From defying the Taliban to pursuing education - an Afghan refugee shares her story
When the Taliban took over Kabul, they forbade girls from going to school. There would be serious consequences for disobedience, but that didn't stop Robina Aryubwal and her family.
At home in their Soviet-era apartment, she continued her studies in secret and helped her parents teach other girls and women. The Aryubwals asked students to show up at different times to avoid arousing suspicion. Her mom, a former teacher, taught reading and writing, while her dad taught mathematics. Robina gave lessons in English.
Ruby, as she's known, was 14 and sometimes taught women twice her age. Her students were so eager, she says, that when it came time for her to cook, they followed her to the kitchen to wash potatoes and onions while reciting English words.
"Even the children of the Taliban, they were coming to learn," Aryubwal recalls. "It inspired me, seeing the excitement in their eyes."
The teenager who once risked her life to study in secret can now spend hours in the quiet study area of Robarts Library, surrounded by hundreds of other students sweating over papers and cramming for exams. These days, one of her biggest worries is submitting an essay comparing Locke and Rousseau on time.
Her family's past and their eight-year struggle to come to Canada are documented in CBC journalist Carol Off's new book, All We Leave Behind, a finalist for the Governor General's Award.
Off and the Aryubwals met in Kabul in 2002, not long after the Taliban had been driven out and schools reopened. "Ruby was so spirited and full of life that I could not imagine how the Taliban could have kept her suppressed for so long, or if she could have continued with that kind of oppression," Off says by email.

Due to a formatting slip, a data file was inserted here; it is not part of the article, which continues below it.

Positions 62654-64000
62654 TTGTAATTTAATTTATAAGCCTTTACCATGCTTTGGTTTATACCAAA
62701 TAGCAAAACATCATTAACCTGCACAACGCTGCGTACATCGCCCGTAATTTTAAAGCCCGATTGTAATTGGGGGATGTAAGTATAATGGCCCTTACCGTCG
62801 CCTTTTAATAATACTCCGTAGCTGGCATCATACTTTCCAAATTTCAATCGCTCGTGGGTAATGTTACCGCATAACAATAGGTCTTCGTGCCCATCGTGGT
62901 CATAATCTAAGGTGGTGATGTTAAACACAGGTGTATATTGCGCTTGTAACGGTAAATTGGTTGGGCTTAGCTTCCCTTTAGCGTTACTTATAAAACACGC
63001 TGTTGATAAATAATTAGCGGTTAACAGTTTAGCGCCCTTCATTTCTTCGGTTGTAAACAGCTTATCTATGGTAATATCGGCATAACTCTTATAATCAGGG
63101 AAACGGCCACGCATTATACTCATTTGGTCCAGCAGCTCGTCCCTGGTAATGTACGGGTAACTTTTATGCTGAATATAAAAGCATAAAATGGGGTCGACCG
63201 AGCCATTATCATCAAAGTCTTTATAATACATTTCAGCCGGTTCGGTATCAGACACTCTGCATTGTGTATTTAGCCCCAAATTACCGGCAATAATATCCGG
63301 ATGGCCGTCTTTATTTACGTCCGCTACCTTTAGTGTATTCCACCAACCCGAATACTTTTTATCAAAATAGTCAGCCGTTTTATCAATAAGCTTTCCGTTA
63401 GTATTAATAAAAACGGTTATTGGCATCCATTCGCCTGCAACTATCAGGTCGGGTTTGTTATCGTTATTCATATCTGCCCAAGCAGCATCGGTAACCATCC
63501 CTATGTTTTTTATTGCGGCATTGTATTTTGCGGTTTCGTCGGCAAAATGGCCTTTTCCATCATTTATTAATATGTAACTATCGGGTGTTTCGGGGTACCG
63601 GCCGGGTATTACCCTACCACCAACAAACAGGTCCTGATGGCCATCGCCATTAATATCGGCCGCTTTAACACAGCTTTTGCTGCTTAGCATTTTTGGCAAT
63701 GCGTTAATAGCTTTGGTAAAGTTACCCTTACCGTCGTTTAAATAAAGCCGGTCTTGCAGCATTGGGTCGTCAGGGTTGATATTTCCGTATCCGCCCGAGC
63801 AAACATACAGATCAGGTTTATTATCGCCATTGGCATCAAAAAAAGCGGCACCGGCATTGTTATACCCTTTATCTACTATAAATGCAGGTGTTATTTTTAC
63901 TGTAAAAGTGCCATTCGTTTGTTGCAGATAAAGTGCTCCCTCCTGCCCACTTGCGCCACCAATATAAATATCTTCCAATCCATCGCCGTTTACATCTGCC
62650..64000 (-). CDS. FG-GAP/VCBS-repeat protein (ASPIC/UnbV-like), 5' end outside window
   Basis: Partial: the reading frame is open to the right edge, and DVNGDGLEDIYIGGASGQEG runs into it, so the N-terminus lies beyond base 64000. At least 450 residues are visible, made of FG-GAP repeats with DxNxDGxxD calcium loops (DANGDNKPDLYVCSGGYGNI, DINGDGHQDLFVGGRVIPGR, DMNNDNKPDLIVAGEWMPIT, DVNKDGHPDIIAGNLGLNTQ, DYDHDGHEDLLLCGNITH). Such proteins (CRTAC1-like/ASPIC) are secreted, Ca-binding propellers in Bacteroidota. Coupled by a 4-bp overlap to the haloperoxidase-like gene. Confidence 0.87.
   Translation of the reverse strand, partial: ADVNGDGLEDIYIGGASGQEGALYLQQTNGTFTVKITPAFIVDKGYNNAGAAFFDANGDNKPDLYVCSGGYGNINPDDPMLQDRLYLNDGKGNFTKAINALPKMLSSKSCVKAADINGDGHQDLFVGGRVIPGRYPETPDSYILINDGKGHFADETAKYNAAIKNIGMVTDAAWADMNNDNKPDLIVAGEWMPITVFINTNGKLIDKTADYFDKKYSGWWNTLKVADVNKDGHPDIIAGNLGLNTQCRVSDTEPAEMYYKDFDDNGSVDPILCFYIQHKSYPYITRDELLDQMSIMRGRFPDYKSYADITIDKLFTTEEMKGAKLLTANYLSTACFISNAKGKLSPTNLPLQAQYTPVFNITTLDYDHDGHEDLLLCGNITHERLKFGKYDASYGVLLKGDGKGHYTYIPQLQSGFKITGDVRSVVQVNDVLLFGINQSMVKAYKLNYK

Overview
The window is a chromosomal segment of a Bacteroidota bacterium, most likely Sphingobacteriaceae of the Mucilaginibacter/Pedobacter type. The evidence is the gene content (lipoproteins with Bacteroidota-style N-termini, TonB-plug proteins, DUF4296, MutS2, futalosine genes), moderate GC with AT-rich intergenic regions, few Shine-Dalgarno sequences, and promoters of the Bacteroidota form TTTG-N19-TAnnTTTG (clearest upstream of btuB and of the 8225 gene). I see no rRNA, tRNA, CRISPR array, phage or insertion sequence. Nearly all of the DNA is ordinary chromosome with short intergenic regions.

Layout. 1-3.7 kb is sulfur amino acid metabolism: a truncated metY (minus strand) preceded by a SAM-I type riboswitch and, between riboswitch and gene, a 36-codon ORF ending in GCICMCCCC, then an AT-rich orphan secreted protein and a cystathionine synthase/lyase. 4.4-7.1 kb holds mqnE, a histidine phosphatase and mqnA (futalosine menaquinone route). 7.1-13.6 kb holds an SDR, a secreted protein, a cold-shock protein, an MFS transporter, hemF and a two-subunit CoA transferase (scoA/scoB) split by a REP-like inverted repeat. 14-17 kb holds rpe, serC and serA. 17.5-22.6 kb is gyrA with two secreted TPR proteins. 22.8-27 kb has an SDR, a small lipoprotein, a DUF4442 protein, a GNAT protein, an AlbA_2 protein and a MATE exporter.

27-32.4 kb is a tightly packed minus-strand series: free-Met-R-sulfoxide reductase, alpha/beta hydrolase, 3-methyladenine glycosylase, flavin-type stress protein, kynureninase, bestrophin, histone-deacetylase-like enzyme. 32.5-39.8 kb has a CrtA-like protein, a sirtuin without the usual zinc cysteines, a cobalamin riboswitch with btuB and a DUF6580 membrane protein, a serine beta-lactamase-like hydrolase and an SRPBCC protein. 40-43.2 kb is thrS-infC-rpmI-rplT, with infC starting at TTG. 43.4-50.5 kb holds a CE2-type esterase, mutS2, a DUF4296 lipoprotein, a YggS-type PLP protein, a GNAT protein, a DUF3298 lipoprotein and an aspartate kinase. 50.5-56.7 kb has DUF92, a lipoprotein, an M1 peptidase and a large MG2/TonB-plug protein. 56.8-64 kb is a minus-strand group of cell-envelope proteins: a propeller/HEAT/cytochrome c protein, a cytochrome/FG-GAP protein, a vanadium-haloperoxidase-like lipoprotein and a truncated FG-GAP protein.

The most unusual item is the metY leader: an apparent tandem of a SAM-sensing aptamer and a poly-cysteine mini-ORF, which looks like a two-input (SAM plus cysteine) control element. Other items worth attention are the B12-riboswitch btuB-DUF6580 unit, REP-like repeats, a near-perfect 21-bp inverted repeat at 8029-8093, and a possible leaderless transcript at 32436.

Robina, who had taught herself English, acted as a translator for the other family members.
Off interviewed Robina's father, Asad, about life under the Uzbek warlord and later vice-president Abdul Rashid Dostum. Asad guided Off and her crew on a tour of Dostum's fiefdom in northern Afghanistan. During the civil war in the 1990s, the Aryubwals had lived in northern Afghanistan, Dostum's territory, which was safer than other parts of the country.
Asad had run a wholesale business but said he was conscripted into Dostum's army. Although he had held the rank of general, Asad was nothing more than a "glorified gofer," Off says.
THE RIGHT THING
"Dostum has a reputation of brutality that few warlords in Afghanistan can rival," says Aisha Ahmad, an assistant professor at U of T Scarborough and author of Jihad and Co The US put Dostum and other strongmen on the payroll and used them as weapons against the Taliban, she added.
"In an expedient battlefield calculation, the international community empowered the most brutal warlords on earth," Ahmad says.
After surviving the Taliban, Asad and his wife, Mobina, hoped to raise their family in peace but believed that western countries' support for warlords could only lead to more violence, Off says. He spoke out against Dostum and helped the Canadian journalists a fateful decision that put his family at risk.
For Robina, meeting Off and her then-CBC colleague Heather Abbott (now at CBS) was a revelation. Even before meeting the Canadians, "I wanted to be a strong woman and do something big for other women," she recalls. "I realised whatever was in my mind about women was the right thing. They weren't crazy ideas."